Kamada starts Alpha-1 Antitrypsin phase 2 clinical trial to prevent lung transplant rejection

6th April 2016 (Last Updated April 6th, 2016 18:30)

Kamada has started a phase 2 clinical trial with its proprietary drug Alpha-1 Antitrypsin (AAT) for preventing rejection in lung transplants, as part of a collaboration with Baxalta.

Kamada has started a phase 2 clinical trial with its proprietary drug Alpha-1 Antitrypsin (AAT) for preventing rejection in lung transplants, as part of a collaboration with Baxalta.

Baxalta has distribution rights to the company's intravenous (IV) AAT for all indications in the US, Canada, Australia and New Zealand.

The phase 2 trial, being conducted at Rabin Medical Center, Beilinson Hospital in Israel, is a randomised, open-label, single-site study of 30 lung transplant recipients to evaluate the safety and efficacy of IV AAT on top of standard-of-care (SOC) versus SOC.

The trial is randomised 2:1 with 20 patients in the treatment group receiving IV AAT treatment every other day for 14 days, then once every two weeks until week eight, followed by monthly treatments.

The ten patients in the control group are expected to be treated with SOC that covers systemic corticosteroids and immunosuppressants. After one year of AAT treatment, there will be a follow-up for 12 months later.

"One-third of all lung transplant recipients experience acute rejection in the first year and 40% will develop chronic rejection within the first five years."

The is being led by principal investigator Mordechai Kramer, who is the director of the Institute of Pulmonary Medicine, Rabin Medical Center, Beilinson Hospital. Primary endpoints include safety and tolerability, the incidence of acute lung transplant rejection and changes in Forced Expiratory Volume (FEV1) from baseline and overall effect (a measure of Bronchiolitis Obliterans, chronic rejection).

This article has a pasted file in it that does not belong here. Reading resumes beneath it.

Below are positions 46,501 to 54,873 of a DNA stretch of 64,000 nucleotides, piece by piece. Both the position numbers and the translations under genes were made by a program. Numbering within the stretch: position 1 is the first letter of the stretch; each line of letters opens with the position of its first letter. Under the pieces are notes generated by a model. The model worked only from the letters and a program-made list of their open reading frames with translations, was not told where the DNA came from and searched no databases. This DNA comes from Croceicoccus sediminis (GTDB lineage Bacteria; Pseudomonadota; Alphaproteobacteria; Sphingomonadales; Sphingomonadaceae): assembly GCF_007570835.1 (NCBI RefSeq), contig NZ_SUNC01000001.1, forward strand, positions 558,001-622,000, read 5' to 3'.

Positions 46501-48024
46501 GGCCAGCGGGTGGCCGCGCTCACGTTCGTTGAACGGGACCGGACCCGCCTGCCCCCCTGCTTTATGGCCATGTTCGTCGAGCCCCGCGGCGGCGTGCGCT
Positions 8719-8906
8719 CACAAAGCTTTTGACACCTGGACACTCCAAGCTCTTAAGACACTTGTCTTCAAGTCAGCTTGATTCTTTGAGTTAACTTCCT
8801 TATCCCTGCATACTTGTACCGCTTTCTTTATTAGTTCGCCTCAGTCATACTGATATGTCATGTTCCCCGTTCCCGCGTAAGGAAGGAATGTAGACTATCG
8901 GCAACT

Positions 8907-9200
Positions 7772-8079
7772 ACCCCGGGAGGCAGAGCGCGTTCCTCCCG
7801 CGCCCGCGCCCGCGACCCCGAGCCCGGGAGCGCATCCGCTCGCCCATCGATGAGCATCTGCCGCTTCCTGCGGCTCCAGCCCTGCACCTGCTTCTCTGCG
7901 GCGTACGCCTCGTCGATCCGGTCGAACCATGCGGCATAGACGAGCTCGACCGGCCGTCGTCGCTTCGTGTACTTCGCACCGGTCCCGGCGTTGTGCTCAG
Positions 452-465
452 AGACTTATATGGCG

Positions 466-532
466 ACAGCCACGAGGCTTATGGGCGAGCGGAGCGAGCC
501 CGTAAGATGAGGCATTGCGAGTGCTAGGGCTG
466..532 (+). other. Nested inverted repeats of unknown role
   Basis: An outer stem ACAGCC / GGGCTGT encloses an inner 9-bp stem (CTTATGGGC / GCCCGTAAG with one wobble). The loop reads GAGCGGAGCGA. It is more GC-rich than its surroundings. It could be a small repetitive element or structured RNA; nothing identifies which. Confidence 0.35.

Other endpoints measured will include various inflammatory biomarkers and functional capacity.

Kramer said: "Lung transplantation can be a life-saving procedure for those with end-stage lung diseases.

"Unfortunately, long-term graft and patient survival are limited by both acute and chronic allograft rejection, with a median survival of just over six years. Fully one-third of all lung transplant recipients experience acute rejection in the first year and 40% will develop chronic rejection within the first five years. As such, I am pleased to be leading this trial to assess the potential of IV AAT in the prevention of lung transplant rejection.

"Current treatment options, such as immunosuppressants, have limited efficacy and can have significant adverse side-effects and co-morbidities. Preclinical data published in Blood suggest that IV AAT has an immunomodulatory and anti-inflammatory mechanism of action that would support its efficacy in the prevention of lung transplant rejection."

Kamada noted that its proprietary, highly-purified, liquid form of human AAT showed positive interim results in a phase 1/2 clinical trial to treat steroid-refractory Graft-versus-Host-Disease (GvHD) conducted in collaboration with Baxalta at the Fred Hutchinson Cancer Research Center in Seattle, US.